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Surprisingly little is widely known or celebrated about Richard Wallace, the man who left his sumptuous collection of art to the nation in the late 19th century, for it to become one of London’s greatest, yet lesser-heralded, cultural treasures. Wallace, believed to be the illegitimate son of Richard Seymour-Conway, 4th Marquess of Hertford, inherited most of the collection on his father’s death in 1870. He cherished and curated it with a rare enthusiasm and sensitivity, and left instructions to his wife to gift it to the nation on his own death 20 years later.
“He hardly ever gets mentioned, unless it is as some guy who administered the place,” says the Wallace Collection’s current director Xavier Bray. “But I would call him the first director. He had great taste, a great eye and great connections.” More significantly still, Wallace moved the collection to England from France, and established its home in central London’s Manchester Square. “And he hung it quite beautifully,” adds Bray.
Now, in celebration of the bicentenary of his birth, the museum is opening its new £1.2m exhibition space by honouring Wallace’s own connoisseurship and collecting with a small display that is both refined and constantly surprising. “He was an aesthete, he loved beautiful things, but never wrote about them,” says Bray, adding another reason for Wallace’s low historical profile.
He has picked 25 objects which Wallace added to the magnificent core collection of 18th-century art and furniture assembled by previous generations. They represent him as an eclectic, bordering on eccentric, collector. “He wasn’t terribly interested in the big splash approach,” says Bray. Here, instead, are small, beautifully crafted works, some with exotic origins, all of them demanding sustained concentration to be fully appreciated.
The show looks like a 19th-century template for the British Museum’s recent “History of the World” approach to display. A tiny, bejewelled rock crystal figure of Christ as the Good Shepherd, dating from c1600, was manufactured in India or Sri Lanka, its Christian theme having been introduced there by Portuguese missionaries. The seated figure recalls similarly posed figures of the Buddha.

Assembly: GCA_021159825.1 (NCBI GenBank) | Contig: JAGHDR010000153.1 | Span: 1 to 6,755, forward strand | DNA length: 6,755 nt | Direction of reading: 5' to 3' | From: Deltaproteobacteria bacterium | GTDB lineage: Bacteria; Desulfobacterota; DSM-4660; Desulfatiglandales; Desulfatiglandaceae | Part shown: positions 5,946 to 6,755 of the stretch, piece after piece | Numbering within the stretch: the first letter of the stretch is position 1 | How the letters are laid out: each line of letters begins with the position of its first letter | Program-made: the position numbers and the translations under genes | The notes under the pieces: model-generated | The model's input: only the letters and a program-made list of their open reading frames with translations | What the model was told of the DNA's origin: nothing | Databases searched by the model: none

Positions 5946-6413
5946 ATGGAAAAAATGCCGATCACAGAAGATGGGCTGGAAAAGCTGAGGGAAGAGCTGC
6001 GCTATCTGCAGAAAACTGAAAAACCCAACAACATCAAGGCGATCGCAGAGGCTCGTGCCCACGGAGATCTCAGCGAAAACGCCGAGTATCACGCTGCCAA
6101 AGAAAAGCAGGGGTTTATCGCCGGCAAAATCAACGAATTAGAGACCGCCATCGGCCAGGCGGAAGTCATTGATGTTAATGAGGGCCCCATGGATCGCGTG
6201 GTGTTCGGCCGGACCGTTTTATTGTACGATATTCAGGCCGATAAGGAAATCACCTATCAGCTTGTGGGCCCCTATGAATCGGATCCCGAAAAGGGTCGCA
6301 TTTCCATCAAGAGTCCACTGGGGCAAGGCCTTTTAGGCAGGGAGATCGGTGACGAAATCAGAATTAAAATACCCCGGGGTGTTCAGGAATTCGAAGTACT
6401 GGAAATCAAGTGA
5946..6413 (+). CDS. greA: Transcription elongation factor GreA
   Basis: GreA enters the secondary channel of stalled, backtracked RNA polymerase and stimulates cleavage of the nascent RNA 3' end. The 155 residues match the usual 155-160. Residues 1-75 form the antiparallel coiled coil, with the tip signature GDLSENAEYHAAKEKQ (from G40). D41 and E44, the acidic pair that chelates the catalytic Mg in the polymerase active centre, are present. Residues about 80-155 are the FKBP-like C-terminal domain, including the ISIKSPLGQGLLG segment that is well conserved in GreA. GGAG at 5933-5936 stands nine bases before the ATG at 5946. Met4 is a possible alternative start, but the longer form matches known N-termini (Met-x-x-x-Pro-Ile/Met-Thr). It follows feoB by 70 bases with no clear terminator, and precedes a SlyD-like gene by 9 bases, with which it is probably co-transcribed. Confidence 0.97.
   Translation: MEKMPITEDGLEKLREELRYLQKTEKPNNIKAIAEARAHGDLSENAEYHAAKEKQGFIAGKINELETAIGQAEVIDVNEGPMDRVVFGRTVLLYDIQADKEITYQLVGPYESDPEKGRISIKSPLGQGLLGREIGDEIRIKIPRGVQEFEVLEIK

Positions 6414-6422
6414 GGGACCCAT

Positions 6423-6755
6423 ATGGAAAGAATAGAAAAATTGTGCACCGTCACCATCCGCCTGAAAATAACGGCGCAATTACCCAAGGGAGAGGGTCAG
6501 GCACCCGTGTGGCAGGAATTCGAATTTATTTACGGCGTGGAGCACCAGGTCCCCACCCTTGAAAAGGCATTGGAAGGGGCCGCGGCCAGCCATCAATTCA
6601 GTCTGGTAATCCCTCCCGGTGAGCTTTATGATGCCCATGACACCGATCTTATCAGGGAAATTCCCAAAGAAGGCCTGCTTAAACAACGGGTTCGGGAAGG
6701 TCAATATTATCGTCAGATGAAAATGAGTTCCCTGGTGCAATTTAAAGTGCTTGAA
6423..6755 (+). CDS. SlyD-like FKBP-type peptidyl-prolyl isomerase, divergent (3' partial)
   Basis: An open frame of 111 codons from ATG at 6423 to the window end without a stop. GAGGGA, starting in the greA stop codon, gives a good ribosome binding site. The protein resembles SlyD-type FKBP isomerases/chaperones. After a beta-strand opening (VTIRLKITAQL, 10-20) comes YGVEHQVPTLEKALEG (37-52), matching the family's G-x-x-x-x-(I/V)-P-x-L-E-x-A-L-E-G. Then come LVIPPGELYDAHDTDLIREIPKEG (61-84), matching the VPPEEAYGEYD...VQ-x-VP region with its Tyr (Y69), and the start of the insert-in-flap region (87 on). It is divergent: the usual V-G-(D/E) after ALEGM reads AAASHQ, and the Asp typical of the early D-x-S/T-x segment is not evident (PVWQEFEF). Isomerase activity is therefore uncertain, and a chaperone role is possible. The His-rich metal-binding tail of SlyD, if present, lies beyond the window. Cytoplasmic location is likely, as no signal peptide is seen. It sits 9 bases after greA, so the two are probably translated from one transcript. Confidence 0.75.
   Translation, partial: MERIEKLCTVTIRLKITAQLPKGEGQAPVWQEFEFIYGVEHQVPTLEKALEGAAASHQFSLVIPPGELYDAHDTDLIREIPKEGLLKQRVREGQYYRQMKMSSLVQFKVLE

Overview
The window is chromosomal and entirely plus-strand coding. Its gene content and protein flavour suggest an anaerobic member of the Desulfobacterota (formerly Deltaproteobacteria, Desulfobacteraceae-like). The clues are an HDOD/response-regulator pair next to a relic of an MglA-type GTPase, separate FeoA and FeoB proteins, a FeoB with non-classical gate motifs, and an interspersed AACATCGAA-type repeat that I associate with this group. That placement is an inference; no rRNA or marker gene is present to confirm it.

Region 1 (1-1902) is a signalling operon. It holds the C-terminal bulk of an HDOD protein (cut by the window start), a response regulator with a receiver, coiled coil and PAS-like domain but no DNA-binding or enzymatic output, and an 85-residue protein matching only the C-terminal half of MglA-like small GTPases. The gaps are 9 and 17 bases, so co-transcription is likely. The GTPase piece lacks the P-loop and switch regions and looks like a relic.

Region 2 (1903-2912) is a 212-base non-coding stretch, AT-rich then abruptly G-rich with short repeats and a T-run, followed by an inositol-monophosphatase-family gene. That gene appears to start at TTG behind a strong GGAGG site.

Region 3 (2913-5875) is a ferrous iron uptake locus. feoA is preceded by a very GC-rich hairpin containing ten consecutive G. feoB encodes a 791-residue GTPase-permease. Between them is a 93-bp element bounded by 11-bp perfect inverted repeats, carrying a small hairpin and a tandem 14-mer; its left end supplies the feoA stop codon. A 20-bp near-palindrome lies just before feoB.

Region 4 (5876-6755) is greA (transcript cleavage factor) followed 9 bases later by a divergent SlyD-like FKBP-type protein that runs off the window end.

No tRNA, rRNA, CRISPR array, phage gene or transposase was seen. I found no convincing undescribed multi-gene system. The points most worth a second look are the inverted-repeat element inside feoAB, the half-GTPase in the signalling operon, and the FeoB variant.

A bronze hand-bell, reputed to have belonged to St Mura, the first abbot of the Abbey of Fahan in County Donegal in the sixth century, reveals successive layers of elaborate ornamentation. Its last known “keeper” (designated individuals who looked after Irish relics) was a poor fisherman who sold it in the 1840s. (“This is the Book of Kells in 3D!” says Bray with enthusiasm.)
These are not only beautiful objects in their own right, they have the feel of conversation-pieces. Wallace would entertain guests in a smoking room at Hertford House, and recount the stories behind them. Most of the works were acquired in what was something of a spending spree in the 1870s, when numerous important collections came on to the art market in the wake of the Franco-Prussian war and the collapse of the Second Empire.
Walking among Wallace’s prized possessions in this tightly curated show, we never quite know what to expect next. A dagger, given to the French King Henri IV by the city of Paris as a wedding present in 1600, is unusually covered in inscriptions and mysterious mother-of-pearl symbols. A matching rapier was to become a much-prized possession of Napoleon Bonaparte, while the dagger found its improbable way to the art market.
Next, a statuette of an ostrich, shown with a horseshoe in its mouth (ostriches were thought in folklore to be able to digest metal, and became a symbol of fortitude), bought by Wallace the year after Queen Victoria made him a baronet, recognising his charitable work during the siege of Paris and the Commune. The coat of arms he was granted included the same motif.
Wallace’s evident collecting addiction grew: by the spring of 1872, he was buying art on an almost daily basis. But the last thing he wanted to do was squirrel it away for his own exclusive enjoyment. While refurbishing Hertford House, he loaned more than 2,000 works to a new branch of the South Kensington Museum in east London’s Bethnal Green, which was visited by 5m people in two years. One of the first museum blockbusters?
He did not forget Paris, the city in which he spent most of his youth: he founded the Hertford British Hospital, and presented the city with 50 cast-iron drinking fountains, still known today as les fontaines Wallace. His move to London was driven by a desire to become part of an establishment from which he had felt detached, believes Bray. “Recognition is a key word in Wallace’s life. He was probably seeking the approval of his own nation. In his mind, he never thought of himself as anything but an English gentleman.”
There were both high hopes and apprehensions after Wallace’s death in 1890, as speculation mounted about the fate of his estate. When Lady Wallace died seven years later, the collection became the greatest gift ever made to the nation. Banker and collecting rival Ferdinand de Rothschild paid generous tribute to a man who, through the eyes of modernity, seemed to be ahead of his time in his spirit of curiosity and his sense of civic responsibility.
His words cannot help striking a chord in today’s climate: “No country has ever had such a windfall, for great as may be its pecuniary value its artistic value is inestimable . . . It would have been the source of the keenest disappointment and regret had this collection been dispersed and sent abroad, or if it had gone into the hands of our millionaires, whose desire to adorn their walls with masterpieces of English and foreign artists may be praiseworthy and legitimate, but which would in this case have caused a disastrous loss to the general public.”
wallacecollection.org, to January 6 2019